It would make sense to be able to change this in one of two ways. First, by simply setting your system-wide preference for what program opens PDFs, that should do it, but mine was already set to Okular (you can change the default for most programs by right-clicking a PDF file, selecting Properties, then File Type Options and setting the program you want to be the default).
The second logical solution would be to change the default applications in Firefox, but that doesn’t do anything. It turns out, the solution is to edit a different file, changing the order of default applications for opening PDFs. Here’s what you need to do:
Open a terminal and gain root privilege to edit the following file: /usr/share/applications/mimeinfo.cache. Here’s the command I use in Kubuntu:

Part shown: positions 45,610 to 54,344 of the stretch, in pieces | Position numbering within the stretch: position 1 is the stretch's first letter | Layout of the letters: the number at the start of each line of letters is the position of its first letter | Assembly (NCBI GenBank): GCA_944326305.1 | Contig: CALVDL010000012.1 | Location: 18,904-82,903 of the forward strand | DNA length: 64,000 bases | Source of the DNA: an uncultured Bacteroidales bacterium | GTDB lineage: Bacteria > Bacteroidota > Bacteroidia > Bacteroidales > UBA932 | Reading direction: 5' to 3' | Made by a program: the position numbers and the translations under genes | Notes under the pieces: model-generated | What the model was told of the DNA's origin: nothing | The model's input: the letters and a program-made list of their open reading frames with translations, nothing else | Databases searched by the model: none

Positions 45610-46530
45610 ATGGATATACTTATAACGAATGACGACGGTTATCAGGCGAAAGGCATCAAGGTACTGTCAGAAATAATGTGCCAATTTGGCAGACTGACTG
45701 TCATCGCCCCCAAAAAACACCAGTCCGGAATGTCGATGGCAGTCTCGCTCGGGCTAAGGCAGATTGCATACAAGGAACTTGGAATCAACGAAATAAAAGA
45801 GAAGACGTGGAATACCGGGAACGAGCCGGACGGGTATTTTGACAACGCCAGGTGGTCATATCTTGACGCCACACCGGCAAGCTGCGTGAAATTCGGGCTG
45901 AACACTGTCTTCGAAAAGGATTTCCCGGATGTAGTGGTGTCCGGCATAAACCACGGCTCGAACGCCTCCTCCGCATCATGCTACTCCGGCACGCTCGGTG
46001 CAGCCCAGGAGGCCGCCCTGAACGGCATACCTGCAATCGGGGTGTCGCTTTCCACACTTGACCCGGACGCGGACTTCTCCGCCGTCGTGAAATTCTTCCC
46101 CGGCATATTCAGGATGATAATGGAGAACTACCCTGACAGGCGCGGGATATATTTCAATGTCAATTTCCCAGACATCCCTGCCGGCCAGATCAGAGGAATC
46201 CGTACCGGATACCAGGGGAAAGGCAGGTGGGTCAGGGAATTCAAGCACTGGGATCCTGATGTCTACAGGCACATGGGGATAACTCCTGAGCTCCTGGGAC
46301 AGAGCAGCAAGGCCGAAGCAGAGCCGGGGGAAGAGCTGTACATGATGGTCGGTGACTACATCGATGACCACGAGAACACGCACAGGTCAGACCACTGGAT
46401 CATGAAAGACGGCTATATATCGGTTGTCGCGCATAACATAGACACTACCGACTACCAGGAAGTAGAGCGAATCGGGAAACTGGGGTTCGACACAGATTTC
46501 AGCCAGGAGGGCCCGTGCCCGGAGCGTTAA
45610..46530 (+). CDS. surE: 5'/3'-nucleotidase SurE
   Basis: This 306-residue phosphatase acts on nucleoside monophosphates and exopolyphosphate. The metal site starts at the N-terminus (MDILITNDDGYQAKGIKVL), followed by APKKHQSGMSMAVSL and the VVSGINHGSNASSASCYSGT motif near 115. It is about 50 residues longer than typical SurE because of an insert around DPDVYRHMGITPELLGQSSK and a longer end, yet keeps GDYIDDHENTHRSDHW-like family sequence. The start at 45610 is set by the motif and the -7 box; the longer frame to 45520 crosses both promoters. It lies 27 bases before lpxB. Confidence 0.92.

sudo kate /usr/share/applications/mimeinfo.cache
NOTE: As of Kubuntu 18.04, you now have to use the following command to edit protected files with Kate:
The order of the applications after the “=” indicates the order in which they will be used to load PDFs. Right now, GIMP will be used first. All you need to do to fix this is to change the order so Okular is first, like this:
Once you change it, save your changes and then restart Firefox. Your PDFs should now load in Okular.
For those who have used this workaround in the past, they may have realized that this fix is temporary. The next time you update your software or change something, gimp, again, gets set as the default for PDF files. In order to make this a permanent fix, there is another option. You can override the mimeinfo.cache list by creating a file in the /usr/share/applications directory called “mimeapps.list” that overrides mimeinfo.cache. Here’s what you would add to the file if you want Okular to be your default PDF reader: